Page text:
What problem does SmartProcure solve for government?

There are more than 89,000 government agencies across the United State, and virtually all of them have no access to the data they need for making the best purchasing decisions. The vast majority of them have their own individualized systems to store purchasing data and are, due to data silos, disconnected from other government agencies. The end result of these data silos is that a majority of government purchases are made at a higher price than the best available rate.

The yearly amount spent by 89,000+ U.S. governmental agencies is as high as $7 trillion. Combined, U.S. government municipalities represent the largest purchaser in the world. But despite this large amount spent on procurement, the information shared among agencies is minimal. Without transparent data and an information platform to connect government agencies, these purchasing data silos will endure, along with a significant waste of time, money, and resources for every purchase. Government purchasing agents lack the national data to find the best value and must go with the best known options.

Furthermore, contractors who sell to the government lack the same data as the government. There is no national database that can tell them which government agencies have bought what they sell; they must rely on RFP and bid services to find out about opportunities. However, more than 80% of all government purchasing happens without a bid or RFP.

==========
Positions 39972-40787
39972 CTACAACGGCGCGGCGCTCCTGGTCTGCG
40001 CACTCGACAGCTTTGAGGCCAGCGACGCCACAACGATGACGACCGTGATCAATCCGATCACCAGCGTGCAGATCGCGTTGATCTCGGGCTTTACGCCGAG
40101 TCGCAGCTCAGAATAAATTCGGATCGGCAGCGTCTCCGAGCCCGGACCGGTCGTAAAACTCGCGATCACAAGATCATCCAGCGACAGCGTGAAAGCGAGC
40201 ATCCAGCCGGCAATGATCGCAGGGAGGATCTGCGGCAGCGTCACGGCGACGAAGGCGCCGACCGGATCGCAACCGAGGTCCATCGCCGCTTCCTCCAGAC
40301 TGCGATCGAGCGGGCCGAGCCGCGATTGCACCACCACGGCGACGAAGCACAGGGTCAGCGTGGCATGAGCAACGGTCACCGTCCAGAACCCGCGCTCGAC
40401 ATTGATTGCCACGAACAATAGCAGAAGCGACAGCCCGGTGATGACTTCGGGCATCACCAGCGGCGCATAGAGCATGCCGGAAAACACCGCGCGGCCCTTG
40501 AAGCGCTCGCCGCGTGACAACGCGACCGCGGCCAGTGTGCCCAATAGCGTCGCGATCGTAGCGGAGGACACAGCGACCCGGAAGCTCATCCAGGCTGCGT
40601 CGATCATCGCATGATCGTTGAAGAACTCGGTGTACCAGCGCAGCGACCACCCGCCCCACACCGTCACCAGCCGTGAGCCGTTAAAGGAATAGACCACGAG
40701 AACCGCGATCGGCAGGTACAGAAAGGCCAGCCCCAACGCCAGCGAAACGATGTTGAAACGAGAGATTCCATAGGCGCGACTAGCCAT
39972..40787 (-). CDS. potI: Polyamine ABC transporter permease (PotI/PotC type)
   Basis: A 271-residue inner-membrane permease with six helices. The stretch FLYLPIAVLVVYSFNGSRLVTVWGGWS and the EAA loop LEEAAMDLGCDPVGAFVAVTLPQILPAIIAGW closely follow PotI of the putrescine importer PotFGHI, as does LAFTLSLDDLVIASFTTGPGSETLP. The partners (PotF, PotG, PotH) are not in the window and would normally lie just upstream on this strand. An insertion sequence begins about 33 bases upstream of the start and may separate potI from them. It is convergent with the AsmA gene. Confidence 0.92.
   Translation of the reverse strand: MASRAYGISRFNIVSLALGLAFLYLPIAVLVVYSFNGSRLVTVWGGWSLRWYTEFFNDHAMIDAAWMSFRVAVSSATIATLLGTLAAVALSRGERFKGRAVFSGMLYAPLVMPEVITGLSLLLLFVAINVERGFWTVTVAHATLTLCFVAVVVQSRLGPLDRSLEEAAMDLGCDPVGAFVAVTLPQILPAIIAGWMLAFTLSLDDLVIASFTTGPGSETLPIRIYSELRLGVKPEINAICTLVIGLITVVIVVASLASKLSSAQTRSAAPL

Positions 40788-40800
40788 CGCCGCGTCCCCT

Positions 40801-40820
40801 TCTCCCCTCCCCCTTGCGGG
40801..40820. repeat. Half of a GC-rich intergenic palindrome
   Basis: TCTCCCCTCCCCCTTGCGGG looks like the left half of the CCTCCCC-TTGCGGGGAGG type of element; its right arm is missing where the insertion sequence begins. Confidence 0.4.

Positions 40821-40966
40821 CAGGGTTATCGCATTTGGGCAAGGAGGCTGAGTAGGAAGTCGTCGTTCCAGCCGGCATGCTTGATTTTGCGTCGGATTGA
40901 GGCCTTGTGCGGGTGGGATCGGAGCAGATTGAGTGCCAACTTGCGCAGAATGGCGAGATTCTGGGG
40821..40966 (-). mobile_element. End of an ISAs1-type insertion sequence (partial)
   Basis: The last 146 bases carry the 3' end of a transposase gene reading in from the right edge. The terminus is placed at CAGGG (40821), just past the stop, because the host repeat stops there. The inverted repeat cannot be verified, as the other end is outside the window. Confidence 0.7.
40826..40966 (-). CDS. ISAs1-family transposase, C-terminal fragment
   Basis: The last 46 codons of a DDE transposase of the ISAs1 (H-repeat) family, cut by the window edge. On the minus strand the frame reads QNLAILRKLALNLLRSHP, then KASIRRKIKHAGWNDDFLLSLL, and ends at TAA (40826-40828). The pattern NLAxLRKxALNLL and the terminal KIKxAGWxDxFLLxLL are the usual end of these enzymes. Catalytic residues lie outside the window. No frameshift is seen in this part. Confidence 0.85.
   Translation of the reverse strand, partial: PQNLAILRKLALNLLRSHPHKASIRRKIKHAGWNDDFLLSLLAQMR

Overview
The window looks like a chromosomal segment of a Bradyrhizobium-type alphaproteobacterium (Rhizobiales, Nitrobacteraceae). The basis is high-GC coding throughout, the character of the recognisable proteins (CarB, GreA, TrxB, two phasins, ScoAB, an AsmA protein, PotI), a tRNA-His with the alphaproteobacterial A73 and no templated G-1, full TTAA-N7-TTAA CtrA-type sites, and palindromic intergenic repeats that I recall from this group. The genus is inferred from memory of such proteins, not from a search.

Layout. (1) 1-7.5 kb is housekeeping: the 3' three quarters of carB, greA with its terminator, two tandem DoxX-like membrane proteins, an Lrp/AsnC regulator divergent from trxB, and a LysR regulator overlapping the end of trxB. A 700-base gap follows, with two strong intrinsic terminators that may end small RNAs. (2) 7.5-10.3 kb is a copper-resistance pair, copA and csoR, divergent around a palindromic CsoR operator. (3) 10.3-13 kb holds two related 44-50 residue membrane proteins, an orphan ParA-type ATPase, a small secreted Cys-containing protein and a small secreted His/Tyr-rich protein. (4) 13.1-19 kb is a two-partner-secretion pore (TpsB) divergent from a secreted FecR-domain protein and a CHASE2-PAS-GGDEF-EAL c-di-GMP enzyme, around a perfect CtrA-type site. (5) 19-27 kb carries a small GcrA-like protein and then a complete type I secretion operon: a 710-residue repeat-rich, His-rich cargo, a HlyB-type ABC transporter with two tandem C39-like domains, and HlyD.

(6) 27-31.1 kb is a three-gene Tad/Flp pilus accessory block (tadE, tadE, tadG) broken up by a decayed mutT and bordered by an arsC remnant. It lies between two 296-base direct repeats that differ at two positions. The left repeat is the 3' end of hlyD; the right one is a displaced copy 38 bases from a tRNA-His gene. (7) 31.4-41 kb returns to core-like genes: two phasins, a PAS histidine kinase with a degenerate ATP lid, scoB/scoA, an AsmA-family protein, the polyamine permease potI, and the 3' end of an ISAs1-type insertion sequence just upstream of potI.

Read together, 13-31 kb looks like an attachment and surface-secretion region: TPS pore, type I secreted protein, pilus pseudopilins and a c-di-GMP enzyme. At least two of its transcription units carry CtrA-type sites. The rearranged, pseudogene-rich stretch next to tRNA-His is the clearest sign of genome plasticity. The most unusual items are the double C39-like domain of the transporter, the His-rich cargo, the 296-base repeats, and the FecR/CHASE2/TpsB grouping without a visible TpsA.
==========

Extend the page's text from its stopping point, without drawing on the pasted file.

SmartProcure solves this disconnect with a database of government purchasing history. Now, empowered by a searchable database of purchasing information from across the nation, government agencies are able to consistently get the best value. They can use the information to instantly see all data for every purchase of any product, identify who sells that product, and find the best pricing. Government contractors can use SmartProcure’s database to locate all government agencies that buy what they sell, as well as the ability to see what their competitors are doing.

What’s the story behind starting SmartProcure?

SmartProcure was founded by Jeff Rubenstein. Jeff has been active in government procurement and public safety for more than 20 years. Two years ago, he had an epiphany when he noticed that two agencies in the same city bought the same item at vastly different prices. He knew that this problem could be solved with a proper database, but no such database existed. In 2011, SmartProcure was launched, and since then thousands of government agencies and contractors have joined us.

What are its key features?

SmartProcure’s data system is built upon a growing dataset of more than 64 million purchase orders at the local, state and federal level; this number is at the time of writing and grows each month. Each purchase order is fully indexed, including vendor data, agency contacts, line item descriptions, quantities and pricing.

Users can search by product, service, line item description, quantities, vendor, agency, location and dozens of other purchase order variables. An agency can search for the lowest priced vendors, locate contract piggy-backing opportunities and connect with other agencies that have particular experience with a product, service, or vendor. Contractors can search for every government agency that buys their specific products & services, as well as look into the sales activity (and pricing strategies) of competitors.

In short, you can think of SmartProcure as the Google of government purchasing data.

What are the costs, pricing plans?

SmartProcure is free to any government agency that shares their purchasing data. Government contractors pay an annual subscription for access to the data.

How can those interested connect with you?